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dollar bills in wallet over ink cartridges

Does this sound familiar?

“Oh great. I need new ink/toner cartridges for the printer. That’s another x amount of money out of the bank…”

It’s ok, you’re not alone. Even as a seller of ink and toner cartridges, we understand that their cost is an issue for many! Especially if you do lots of printing; it doesn’t seem like five minutes before you’ve got to buy new ones again, right?

But you need to buy them. You can’t suddenly stop printing all together. So what can you do to make the money you’ve put aside for new ink and toner cartridges go further?

Well the first thing you need to do is make sure you find a supplier that’s not going to rip you off. Make sure that their prices offer fair market value (for what it’s worth, our prices are price checked against the market every day).

Then it’s a case of being a bit savvier when you shop, and then a bit cleverer when you’re using your new cartridges. The following 7 tips will help you to maximise your ink and toner, saving you money in the long run:

1. Buy multi-packs of cartridges

Whether it’s just a colour multi-pack or one with black ink cartridges in them too, buying your cartridges in packs will work out cheaper than buying them all individually. What’s more, because you’re spending that little bit more upfront, you might also be able to benefit from a discount for buying in bulk depending on where you buy them from.

2. Just buy black cartridges if you don’t really need colour

This really boils down to what kind of printing you do on a regular basis. What’s your printer used for most? Of course if you’re a marketing agency, for example, that prints out a lot of leaflets and eshots etc., then yes you will need to buy colour.

But what if over 90% of your print outs are just emails? Or what if you mainly just print off documents to proof and scribble on? Could you not get by with just black ink and toner?

Think about what you print. The point here is if you don’t desperately need colour ink or toner, you could just stick with black.

3. Investigate the page ranges of cartridges when buying a new printer

inkjet cartridges in printerWhen you come to shop for a new printer, there are lots of things you’ll want to consider. Things such as the price, the speed it prints at and what type of printing it’s best for are all important.

Yet have you ever considered the long term cost? Sure one printer may look cheap to buy, but it could be worth looking to see what the page range is like for the cartridges that it uses. So for example, whereas one printer may cost £40 and another one £70, the latter could well use more efficient cartridges, meaning you’ll be spending less in the long run.

Before you buy a new printer, find out what cartridges it uses and see how many pages it can print on average before they will need replacing.

4. Buy compatible cartridges instead

We bang the compatible drum because we think there are too many misconceptions about them.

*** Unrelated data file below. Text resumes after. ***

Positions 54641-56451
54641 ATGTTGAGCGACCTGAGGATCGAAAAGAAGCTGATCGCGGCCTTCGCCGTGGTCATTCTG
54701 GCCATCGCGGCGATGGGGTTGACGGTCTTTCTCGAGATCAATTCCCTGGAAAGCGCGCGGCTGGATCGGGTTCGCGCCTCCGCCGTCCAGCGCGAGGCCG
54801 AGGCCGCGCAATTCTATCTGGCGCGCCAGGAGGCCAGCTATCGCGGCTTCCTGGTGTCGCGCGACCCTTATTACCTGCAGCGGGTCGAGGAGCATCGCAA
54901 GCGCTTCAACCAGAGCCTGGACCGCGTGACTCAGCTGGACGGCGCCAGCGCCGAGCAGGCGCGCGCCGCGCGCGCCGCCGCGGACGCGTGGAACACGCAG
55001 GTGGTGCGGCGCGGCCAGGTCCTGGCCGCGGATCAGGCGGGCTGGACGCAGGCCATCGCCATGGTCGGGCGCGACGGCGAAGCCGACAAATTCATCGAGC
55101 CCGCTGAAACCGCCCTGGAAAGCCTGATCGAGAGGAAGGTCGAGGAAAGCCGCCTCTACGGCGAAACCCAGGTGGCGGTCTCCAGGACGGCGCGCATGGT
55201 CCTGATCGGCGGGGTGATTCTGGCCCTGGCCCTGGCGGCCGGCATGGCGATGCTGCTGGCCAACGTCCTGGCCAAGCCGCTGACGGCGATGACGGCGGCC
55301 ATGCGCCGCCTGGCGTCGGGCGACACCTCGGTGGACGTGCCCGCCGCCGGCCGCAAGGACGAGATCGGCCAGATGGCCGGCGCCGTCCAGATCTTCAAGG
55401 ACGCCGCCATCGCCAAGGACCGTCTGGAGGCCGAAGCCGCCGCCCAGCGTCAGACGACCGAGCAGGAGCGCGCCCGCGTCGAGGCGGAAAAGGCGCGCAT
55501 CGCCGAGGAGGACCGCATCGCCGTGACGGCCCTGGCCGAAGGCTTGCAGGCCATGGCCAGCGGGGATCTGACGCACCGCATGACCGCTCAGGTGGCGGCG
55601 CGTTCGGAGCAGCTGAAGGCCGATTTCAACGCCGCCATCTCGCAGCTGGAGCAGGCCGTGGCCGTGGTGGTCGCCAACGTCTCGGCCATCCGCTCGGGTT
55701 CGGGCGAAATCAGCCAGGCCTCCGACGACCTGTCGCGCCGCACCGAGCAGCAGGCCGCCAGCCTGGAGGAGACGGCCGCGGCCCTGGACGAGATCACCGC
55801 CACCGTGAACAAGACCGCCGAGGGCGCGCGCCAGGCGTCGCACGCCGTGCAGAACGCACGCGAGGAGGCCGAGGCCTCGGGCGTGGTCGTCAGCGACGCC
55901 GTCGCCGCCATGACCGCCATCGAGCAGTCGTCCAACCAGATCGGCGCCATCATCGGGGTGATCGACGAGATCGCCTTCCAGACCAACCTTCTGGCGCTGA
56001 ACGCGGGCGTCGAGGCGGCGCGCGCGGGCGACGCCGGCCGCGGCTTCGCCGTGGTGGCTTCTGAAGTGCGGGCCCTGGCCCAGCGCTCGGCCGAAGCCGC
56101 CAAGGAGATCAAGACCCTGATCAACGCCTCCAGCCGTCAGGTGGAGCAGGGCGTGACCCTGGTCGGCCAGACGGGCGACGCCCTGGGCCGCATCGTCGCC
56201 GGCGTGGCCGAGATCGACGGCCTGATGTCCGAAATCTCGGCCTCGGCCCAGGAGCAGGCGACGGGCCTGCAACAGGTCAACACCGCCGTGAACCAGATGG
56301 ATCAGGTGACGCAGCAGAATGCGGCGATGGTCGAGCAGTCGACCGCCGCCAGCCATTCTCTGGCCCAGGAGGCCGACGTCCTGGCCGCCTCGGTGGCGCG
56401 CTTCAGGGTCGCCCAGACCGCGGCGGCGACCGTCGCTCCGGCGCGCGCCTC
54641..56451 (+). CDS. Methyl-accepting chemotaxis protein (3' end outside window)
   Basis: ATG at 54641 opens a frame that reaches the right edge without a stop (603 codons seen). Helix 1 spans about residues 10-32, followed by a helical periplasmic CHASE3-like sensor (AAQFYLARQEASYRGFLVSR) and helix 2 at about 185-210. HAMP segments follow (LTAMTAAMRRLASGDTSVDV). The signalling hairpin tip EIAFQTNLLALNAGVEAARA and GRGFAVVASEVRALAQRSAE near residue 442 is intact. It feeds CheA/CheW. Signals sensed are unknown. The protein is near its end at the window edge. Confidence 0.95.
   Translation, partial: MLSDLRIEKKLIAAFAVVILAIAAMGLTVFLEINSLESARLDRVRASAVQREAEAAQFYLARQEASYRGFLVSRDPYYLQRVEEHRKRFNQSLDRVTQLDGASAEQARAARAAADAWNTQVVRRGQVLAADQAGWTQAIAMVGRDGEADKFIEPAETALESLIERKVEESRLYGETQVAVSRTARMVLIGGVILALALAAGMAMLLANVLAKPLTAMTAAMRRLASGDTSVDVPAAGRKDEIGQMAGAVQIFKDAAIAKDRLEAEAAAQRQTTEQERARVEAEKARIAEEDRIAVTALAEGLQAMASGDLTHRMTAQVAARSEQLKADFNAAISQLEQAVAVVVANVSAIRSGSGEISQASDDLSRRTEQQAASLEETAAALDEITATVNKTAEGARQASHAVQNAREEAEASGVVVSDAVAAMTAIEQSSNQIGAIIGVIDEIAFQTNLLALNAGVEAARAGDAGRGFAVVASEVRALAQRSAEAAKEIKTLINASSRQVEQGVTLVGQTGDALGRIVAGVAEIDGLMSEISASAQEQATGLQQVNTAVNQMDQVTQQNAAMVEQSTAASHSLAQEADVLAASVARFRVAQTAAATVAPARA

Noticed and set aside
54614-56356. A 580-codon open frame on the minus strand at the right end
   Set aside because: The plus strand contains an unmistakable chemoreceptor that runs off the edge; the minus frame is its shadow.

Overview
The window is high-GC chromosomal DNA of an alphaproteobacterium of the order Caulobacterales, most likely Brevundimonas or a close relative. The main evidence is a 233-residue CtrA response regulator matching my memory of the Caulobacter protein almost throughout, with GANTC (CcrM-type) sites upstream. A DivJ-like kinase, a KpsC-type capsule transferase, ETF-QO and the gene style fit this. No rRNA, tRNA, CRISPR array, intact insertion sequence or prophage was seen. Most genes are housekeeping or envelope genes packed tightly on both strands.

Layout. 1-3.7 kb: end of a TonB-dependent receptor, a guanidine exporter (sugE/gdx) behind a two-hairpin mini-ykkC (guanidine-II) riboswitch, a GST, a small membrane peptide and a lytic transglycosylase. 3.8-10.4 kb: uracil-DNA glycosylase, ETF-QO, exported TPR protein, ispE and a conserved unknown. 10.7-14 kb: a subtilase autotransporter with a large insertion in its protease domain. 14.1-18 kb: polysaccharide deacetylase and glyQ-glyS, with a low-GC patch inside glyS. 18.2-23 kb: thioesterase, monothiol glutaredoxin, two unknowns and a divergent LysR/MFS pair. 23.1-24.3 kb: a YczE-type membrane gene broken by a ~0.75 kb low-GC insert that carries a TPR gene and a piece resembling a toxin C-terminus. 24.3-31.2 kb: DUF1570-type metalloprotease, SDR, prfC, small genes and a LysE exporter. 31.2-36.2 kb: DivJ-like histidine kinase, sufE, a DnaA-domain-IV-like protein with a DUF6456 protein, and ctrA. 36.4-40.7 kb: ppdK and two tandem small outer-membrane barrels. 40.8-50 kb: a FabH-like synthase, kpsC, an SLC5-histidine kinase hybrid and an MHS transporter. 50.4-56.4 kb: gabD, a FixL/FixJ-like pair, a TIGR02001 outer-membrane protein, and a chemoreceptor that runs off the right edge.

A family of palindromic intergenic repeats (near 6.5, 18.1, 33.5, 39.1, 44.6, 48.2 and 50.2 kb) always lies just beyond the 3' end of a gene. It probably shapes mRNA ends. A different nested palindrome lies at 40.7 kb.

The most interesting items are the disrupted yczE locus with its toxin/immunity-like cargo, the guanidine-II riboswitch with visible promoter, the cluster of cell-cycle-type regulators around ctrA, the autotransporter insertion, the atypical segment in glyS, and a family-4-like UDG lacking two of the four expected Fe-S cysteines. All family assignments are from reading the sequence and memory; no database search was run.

Yes, if you pay a tenner for some down the market, you may well be taking a risk.

But spend a little bit more on a good quality compatible and you really shouldn’t know the difference. The best compatibles will have been made to produce results that will either match or exceed your expectations. In addition they still cost a little less than originals, too.

Just make sure they come with a warranty like you would an original. And contrary to some beliefs, compatible ink cartridges won’t invalidate the manufacturer’s warranty of your printer!

Read our blog post specifically about this topic here.

HP toner pack & our compatibles

HP toner pack & our compatibles

5. Stop printing every little thing!

This is something we addressed in our post on saving paper around the office, but this can also help you to save ink and toner, too.

Are you guilty of printing off something that you really didn’t need to? An email, maybe? Or a sheet of A4 containing two lines?

If you tidy up your printing habits those little bits of ink and toner saved will soon add up.

Plantin letterpress alphabet6. Carefully select font sizes

This issue made international news when a 14-year-old claimed that the US government could save up to $400 million each year by ditching Times New Roman and using Garamond font in official government publications and documents, instead.

Although his calculations were quickly shot down by experts, his point is still very much valid. Certain fonts are smaller and lighter than others, meaning they use less paper and less ink.

Again, this all comes down to what kind of printing you’re doing. But unless you really need BIG BOLD FONT, maybe use a more subtle one as your default. Just experiment and find ones that work for you.

7. Be aware that not all the ink and toner in your cartridge will be used for printing

This is difficult as you might not be able to do anything about this one! But some of the ink and toner in your cartridges won’t ever touch a piece of paper.

Some will just go to waste. And some will also be used to clean printer heads. Yep, some printers use ink and toner from cartridges to clean build up in their heads. Depending on the settings of your particular printer, you may or may not be able to control this.

This is just something to consider before buying and budgeting for new cartridges.

Have we missed anything? What other nifty cost saving tips have you got for buying cartridges for your printer? Let us know below or on our social media channels.

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